Because she’s always known he was stubborn and righteous and pig-headed, but she never thought he would resort to violence to get what he wanted. She’s under no illusion as to the fact that he won’t lean on that if he needs to in order to get what he wants now, however.
He has toed the fine line that crosses into behaviour she would identify as inappropriate before, but this is the first time he’s actually crossed it. This is the first time he’d left that line so far in the distance, Waverly knew he couldn’t even see it anymore.
And honestly, it terrifies her.
It terrifies her, because she knows she has absolutely no hope of overpowering him if it came down to it. She doesn’t even know if she would have been able to handle the knife in an effective enough way to defend herself, or whether it would have been as simple as picking grass to pluck it out of her hand.
And it’s not something she’s ever worried about before, because he’s never actually touched her. He’s never shown any inclination of taking something she isn’t prepared to give him, until now. The ease with which he was able to hold her still, and the strength of his grip, and the resultant bruise growing darker on her forearm are what makes her hands tremble now.
Because it had been so easy for him. Too easy.
She knows that Nicole would protect her without a moment's hesitation, Gus and Curtis and Wynonna and Doc, too, but they can’t be around all the time. They weren’t here now. And if Oakley hadn’t been here, she doubts she would have been able to break him out of that terrifying, unreasonable trance by herself. He could very well have dragged her to the end of the shop and up the stairs without anyone even seeing them go, and…
It makes her bones cold, the thought, and she tries to clear her head of it, but it won’t leave, the ache at her forearm keeping the image of him pulling her towards him fresh in her mind, and, slightly distracted as she is, she spills a large measure of dye over her apron and shirt as she pulls the flowers from the barrel.
She misses her skirt for the most part, at least, but her top and apron are thoroughly ruined. “Damn it,” Waverly curses, holding her now wet shirt as far away from her body as she can without getting any more dye on her hands than she already has. “Damn it, damn it, damn it.”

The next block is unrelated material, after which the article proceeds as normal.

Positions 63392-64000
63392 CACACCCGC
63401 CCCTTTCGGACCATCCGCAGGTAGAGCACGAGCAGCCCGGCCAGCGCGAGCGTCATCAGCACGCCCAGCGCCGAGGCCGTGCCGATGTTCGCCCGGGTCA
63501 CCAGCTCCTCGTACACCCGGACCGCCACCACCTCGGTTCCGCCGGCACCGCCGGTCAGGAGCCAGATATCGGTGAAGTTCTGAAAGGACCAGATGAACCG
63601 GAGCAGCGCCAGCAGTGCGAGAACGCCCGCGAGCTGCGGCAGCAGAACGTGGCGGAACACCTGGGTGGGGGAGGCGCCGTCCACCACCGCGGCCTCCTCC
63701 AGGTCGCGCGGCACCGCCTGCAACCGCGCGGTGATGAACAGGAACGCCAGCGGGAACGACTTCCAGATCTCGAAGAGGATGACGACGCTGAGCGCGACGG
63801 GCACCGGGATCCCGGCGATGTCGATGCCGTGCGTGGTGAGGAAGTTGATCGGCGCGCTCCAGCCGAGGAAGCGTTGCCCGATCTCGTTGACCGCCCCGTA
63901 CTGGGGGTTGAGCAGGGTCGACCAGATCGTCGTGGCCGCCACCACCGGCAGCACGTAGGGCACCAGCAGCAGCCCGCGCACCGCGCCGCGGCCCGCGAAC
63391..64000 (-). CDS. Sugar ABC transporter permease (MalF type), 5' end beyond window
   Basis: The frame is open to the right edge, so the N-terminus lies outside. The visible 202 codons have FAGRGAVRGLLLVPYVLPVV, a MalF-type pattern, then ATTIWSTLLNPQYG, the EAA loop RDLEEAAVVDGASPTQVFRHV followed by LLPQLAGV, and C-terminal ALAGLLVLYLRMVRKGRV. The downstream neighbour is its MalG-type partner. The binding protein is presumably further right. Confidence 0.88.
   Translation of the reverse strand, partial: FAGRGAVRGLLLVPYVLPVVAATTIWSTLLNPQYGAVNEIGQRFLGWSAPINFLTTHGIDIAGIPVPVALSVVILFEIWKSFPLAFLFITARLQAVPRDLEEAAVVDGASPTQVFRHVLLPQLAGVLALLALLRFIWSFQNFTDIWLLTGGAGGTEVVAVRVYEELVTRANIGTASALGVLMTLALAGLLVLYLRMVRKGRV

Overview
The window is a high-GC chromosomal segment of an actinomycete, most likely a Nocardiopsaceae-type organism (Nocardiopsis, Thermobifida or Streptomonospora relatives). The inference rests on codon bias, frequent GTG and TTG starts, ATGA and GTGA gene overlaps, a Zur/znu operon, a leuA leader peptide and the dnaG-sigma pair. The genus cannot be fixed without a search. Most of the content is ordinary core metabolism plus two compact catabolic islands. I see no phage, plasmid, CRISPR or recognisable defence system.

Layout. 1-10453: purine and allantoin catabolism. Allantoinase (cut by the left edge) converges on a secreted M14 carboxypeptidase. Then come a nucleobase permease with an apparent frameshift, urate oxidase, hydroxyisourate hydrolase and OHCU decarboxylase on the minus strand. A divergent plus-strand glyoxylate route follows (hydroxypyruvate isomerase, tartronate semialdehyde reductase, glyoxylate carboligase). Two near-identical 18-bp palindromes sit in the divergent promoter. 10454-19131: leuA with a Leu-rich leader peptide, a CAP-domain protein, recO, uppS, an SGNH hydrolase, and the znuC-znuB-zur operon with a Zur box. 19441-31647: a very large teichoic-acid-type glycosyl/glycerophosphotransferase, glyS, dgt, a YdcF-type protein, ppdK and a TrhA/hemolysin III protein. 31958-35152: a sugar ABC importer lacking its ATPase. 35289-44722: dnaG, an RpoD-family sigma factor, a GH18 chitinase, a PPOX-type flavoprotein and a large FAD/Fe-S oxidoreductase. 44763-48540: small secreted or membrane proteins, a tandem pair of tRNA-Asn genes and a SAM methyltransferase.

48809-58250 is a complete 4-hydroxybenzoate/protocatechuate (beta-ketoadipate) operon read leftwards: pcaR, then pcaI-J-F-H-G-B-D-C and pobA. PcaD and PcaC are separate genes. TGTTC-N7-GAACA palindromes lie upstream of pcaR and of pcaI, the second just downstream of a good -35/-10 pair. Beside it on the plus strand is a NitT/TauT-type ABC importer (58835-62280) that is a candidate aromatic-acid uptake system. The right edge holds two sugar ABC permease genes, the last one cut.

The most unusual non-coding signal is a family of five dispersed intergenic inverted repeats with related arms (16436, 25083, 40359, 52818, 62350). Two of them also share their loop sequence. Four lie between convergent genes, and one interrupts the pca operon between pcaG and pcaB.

Oakley walks to her at once, stopping at her feet, whining in sympathy before Waverly looks down at her with an apologetic look. “I’m sorry, girl, I’m sorry. I didn’t mean to startle you.”
She crouches down, lowering her face to the pup’s to demonstrate that she’s alright, lest she get more agitated at Waverly’s distress. Oakley licks her nose and Waverly sighs heavily, trying to calm herself down before she tries to remedy her current situation.
“What are we gonna do, huh, girl?” Waverly says, biting her lip in an attempt to stop the swelling and thickening of her throat. “I’ve made a right mess of this, haven’t I?”
She’s not sure if she’s referring to her interaction with Champ, her misunderstanding with Nicole, or the mess she’s made of her clothes, although she thinks she’s probably more than suitable for them all.
It’s immensely tempting to just give up and drop to the dusty ground and have a very unconstructive cry until she doesn’t have any tears left, but honestly, she’s not sure she’ll have the strength to pick herself up again unless someone comes to find her.
And the only person that she wants to see is also the person she doesn’t really want to demonstrate she’s capable of being that pathetic to this early on in their relationship. If that’s even what this is.
If she hasn’t made a terrible mistake by not showing Nicole that she wants this. God, she’s made such a mess of things.
She doesn’t lament not having a mother often, because she hasn’t been short of other strong female role models in her life, but this is one of those times. She wishes she could fall into the arms of the mother she barely remembers, and cry and cry and cry . She needs to be allowed to be completely weak for ten whole seconds while someone, not even her mother, but anyone she trusts enough to be completely vulnerable with, strokes her hair and tells her everything is going to be okay.
She thinks, in time, that Nicole could be this person. That she, as a lover, could fill that gap. If Waverly hasn’t made a mess of everything.
As much as she wants to keel over, she can’t. She knows she can’t. Because she’s strong. As a person, she’s as solid as the rocks that form the foundation of this town. She has to be. Because she can’t afford to lean on others as heavily as other people do. She has to be independent. Without her own strength driving her, she depends on that of someone else’s to get her out of bed every morning, and that simply isn’t an option.
She needs to be strong.
She needs to get herself up and get cleaned up, but she can’t leave Oakley here, not so new to her environment, and she doesn’t think the attendant would take kindly to Waverly bringing her along to the baths, either.
Gus, she thinks suddenly. Gus will help her. She can go and see Gus.
She beckons Oakley back inside, locking the hidden door as they enter it before making her way up the stairs to gather a fresh set of clothes to change into. If she leaves the ruined ones with Gus when she picks Oakley back up, Gus might even be able to salvage them.
“We can do this, can’t we girl?” Waverly asks Oakley, watching Waverly from prime position on the edge of the bed while Waverly arranges her things and bites back her tears. “We can do this?”
Oakley barks once, but it’s a different bark than before with Champ, more agreeable. Gentler. She’s agreeing with me, Waverly thinks with a smile.
She needs to be strong. She knows she does, but she knows she can’t run her heart like that every hour of every day, too. She knows that sometimes, it’s okay to rest her hand on someone else’s shoulder while she catches her breath.
“If I don’t fall to pieces the second I stop to draw one in,” Waverly says out loud to herself when her gaze falls to the starburst over her pulse, blooming deeper still.